It’s climate change, destinies, vigilante justice, and bounty hunting in this week’s CW/DC TV roundup.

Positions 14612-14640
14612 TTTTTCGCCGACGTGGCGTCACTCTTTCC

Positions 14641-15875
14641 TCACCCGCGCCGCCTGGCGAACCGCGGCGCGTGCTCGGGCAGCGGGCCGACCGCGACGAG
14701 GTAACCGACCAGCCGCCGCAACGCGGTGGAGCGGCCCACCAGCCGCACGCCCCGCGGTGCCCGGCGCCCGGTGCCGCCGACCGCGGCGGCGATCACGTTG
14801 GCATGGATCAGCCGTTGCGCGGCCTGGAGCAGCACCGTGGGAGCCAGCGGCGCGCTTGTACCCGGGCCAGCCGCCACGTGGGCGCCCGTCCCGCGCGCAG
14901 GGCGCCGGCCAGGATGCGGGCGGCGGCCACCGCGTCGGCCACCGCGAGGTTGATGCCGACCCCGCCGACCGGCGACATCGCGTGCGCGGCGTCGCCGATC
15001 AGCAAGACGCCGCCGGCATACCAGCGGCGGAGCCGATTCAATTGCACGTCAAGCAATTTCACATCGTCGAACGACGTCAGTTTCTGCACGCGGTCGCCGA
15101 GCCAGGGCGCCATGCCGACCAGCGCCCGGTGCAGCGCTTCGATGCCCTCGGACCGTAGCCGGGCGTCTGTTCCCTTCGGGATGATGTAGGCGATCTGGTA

Hey. Who replaced this weeks super girl episode with a made for TV adaptation of John Carpenters’ “The Thing?” Oh wait… No, I’m pretty sure this is still Supergirl, though probably less so than I should be. Still, bombardment of references aside (they even did the stomach opening scene!), the truly weird and horrifying intro does set off the appropriate fanfare for the character of Parasite, who ranks pretty high on the superbaddie weirdness scale. “Changing” highlights this weirdness by bringing in William Mapother (who previously played a freakishly strong scientist/doctor on Lost) to creep along the fringes and shadows throughout the episode as Dr. Rudy Jones. This episode is about climate change, and if you’ve been playing the home game you’ll know that with an episode addressing immigration, an episode addressing gun control, and an episode addressing climate change we’ve hit the democratic hat trick. It’s this final turn that sends Supergirl overboard off the port-side. But the series’ clear political allegiance isn’t the problem. In fact in some cases Supergirl’s opinions might even be considered justified; and while I praised “Welcome to Earth” for using intelligent and established three dimensional characters to present both sides of the argument and make it relevant to the narrative, condemned “Crossfire” for presenting only one side of the argument and using the villain to reinforce that side, and I have to further condemn “Changing” for ignoring it’s own argument and instead reinforcing negative feelings about the other side. Sure, the climate change scientist villain may be a radical, but he’s still a force of action and influence, his target however projects only three major traits. Disrespect, greed, and cowardice. This is not an argument, it’s a burning in effigy. Supergirl can get as political as it wants, but when the characters (even the bit ones) are one dimensional in an effort to bolster the political message, the illusion of the narrative begins to crack and the whole thing just turns in to propaganda. All this self-righteous sabotage is unfortunate, because “Changing” is a really good episode. All the weirdness is visually interesting, Parasite as a big scary CGI monster dials up the terror, James does the action thing really well. And Alex…oh dear god. Flawless. It’s so hard to watch, and it should be because it’s scary, personal, and vulnerable. Then when something goes wrong in that situation, it’s not just embarrassing, it’s devastating. It’s also very relatable and modern, and Chyler Leigh goes full tilt to make it emotionally affecting. Best of all though, Kara is far from unconditionally supportive. In fact, she’s pretty insensitive, which breaks the altruistic imperative of her stereotypical progressive superhero; and instead makes her a more human character with this much more realistic reaction. Supergirl is a modern superhero marvel, but this episode resorts to mudslinging instead of empathy, and it tends to cheapen the whole thing.